Flexibility Act could provide expanded federal funding opportunities

Potential flexibility in ARP Fiscal Recovery Funds highlights importance of strategic planning for state and local governments

There are numerous reasons why governmental entities have been taking a “go slow” approach to using their allocation of the $350 billion in Fiscal Recovery Funds (FRF) for eligible state, local, territorial and tribal governments included in the American Rescue Plan Act of 2021 (ARP) enacted on March 11, 2021. These reasons include:

  • Allowing time for community stakeholder input and purposeful prioritization and planning
  • The U.S. Department of the Treasury (Treasury) has not yet issued final rules
  • Governments are waiting to see what funding opportunities would be available in the Infrastructure Investment and Jobs Act (IIJA) and Build Back Better Act (BBB)
  • Most recently, momentum is growing on what is known as the “Flexibility Act”

Flexibility Act could be transformational for communities

The House is evaluating the State, Local, Tribal, and Territorial Fiscal Recovery, Infrastructure, and Disaster Relief Flexibility Act (Flexibility Act) legislation that the Senate passed on Oct. 19, 2021. If the House approves the current Flexibility Act, it would allow states, tribes, territories and localities to use certain COVID-19 relief funds for new categories of spending, including for natural disasters and new types of infrastructure projects. Specifically:

  • Recipients may use funds for emergency relief from natural disasters and associated negative economic impacts of natural disasters; and  
  • Recipients may use a portion of their COVID-19 relief funds for designated infrastructure projects, such as nationally significant freight and highway projects

In addition, the bill would allow recipients to obligate COVID-19 relief funds on these types of projects until Sept. 30, 2026, instead of the current law’s deadline of Dec. 31, 2024.

The Flexibility Act would also:

  • Modify eligibility and allocation requirements for funding set aside for counties and Indian tribes that are near public lands
  • Establish a process for government entities to decline COVID-19 relief funds and require any declined funds to be used to reduce the federal deficit
  • Permit use of FRF for the provision of government services up to an amount equal to the greater of the amount of calculated revenue loss or $10 million. (Under the ARP’s interim final rule, only the amount of documented revenue loss can be used for this purpose.) Many local governments received less than $10 million in FRF, so this legislation would allow use of the funds with fewer restrictions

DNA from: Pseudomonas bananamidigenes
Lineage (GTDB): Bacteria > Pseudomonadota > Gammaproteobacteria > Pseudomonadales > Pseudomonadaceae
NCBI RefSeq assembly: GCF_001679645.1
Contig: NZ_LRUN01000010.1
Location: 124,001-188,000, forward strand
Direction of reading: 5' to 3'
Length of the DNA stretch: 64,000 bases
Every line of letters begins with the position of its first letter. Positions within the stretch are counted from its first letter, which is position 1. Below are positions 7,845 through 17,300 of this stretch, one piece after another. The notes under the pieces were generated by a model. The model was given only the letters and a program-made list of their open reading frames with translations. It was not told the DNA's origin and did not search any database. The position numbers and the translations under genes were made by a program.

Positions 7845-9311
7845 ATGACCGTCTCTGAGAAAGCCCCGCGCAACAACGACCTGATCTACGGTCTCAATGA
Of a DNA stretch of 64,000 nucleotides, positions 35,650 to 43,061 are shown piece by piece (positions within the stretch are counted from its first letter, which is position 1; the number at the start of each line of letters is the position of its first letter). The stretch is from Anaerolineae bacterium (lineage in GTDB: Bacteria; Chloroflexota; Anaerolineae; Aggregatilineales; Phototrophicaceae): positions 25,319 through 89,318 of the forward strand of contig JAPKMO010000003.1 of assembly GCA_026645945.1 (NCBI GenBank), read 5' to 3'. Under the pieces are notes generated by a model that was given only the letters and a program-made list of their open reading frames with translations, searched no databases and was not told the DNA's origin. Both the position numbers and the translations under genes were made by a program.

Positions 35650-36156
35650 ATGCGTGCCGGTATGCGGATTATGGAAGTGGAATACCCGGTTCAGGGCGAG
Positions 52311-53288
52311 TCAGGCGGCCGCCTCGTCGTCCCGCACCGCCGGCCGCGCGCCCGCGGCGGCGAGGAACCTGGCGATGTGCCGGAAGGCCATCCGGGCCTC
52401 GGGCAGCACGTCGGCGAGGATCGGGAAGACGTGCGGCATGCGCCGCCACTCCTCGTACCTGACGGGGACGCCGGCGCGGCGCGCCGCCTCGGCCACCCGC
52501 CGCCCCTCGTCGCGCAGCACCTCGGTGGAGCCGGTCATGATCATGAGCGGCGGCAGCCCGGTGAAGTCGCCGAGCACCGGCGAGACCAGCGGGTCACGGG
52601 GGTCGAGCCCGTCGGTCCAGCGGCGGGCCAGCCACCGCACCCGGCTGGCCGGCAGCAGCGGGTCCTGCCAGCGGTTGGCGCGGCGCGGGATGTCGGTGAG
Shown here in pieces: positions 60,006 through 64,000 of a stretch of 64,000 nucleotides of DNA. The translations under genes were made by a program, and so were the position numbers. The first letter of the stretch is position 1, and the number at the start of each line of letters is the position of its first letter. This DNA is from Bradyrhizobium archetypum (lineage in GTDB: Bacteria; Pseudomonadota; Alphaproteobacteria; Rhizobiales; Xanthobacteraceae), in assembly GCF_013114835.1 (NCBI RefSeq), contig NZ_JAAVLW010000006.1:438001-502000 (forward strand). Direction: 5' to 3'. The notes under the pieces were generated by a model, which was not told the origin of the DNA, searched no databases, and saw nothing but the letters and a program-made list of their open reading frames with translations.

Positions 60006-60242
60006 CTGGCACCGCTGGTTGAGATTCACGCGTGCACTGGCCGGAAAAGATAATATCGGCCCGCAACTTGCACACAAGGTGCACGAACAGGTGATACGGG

The Flexibility Act would require the Secretary of the Treasury, in consultation with the Secretary of Transportation, to issue guidance or promulgate a rule to carry out the amendments made by this legislation within 60 days of the date of enactment, including updating reporting requirements on the use of ARP funds.

As mentioned previously, the Flexibility Act has passed the Senate and is currently under consideration in the House. With 121 bipartisan House co-sponsors as of Dec. 2, 2021, the legislation appears to be gaining momentum toward the President’s desk.

What does this mean for local governments?

Baker Tilly COMPASS

Considering this potential change to the ARP, along with the recently enacted IIJA and the BBB that is in the Senate, governmental units should take a holistic and strategic approach to revisit long-term goals, then examine how these federal dollars could be put toward achieving those goals.

Baker Tilly’s comprehensive federal funding solution, COMPASS, can help.

Our interactive advisory model meets each community where you are today in your funding journey and planning process. We collaborate with your leaders to establish goals and priorities, identify and align resources and develop and execute a strategic funding plan, all while managing compliance and monitoring plan progress. Our ongoing collaboration with your community results in greater success toward a more resilient future.

Connect with our state and local government specialists to learn more about Baker Tilly COMPASS.

Daniel A. Hedden
Tom L. Kaleko
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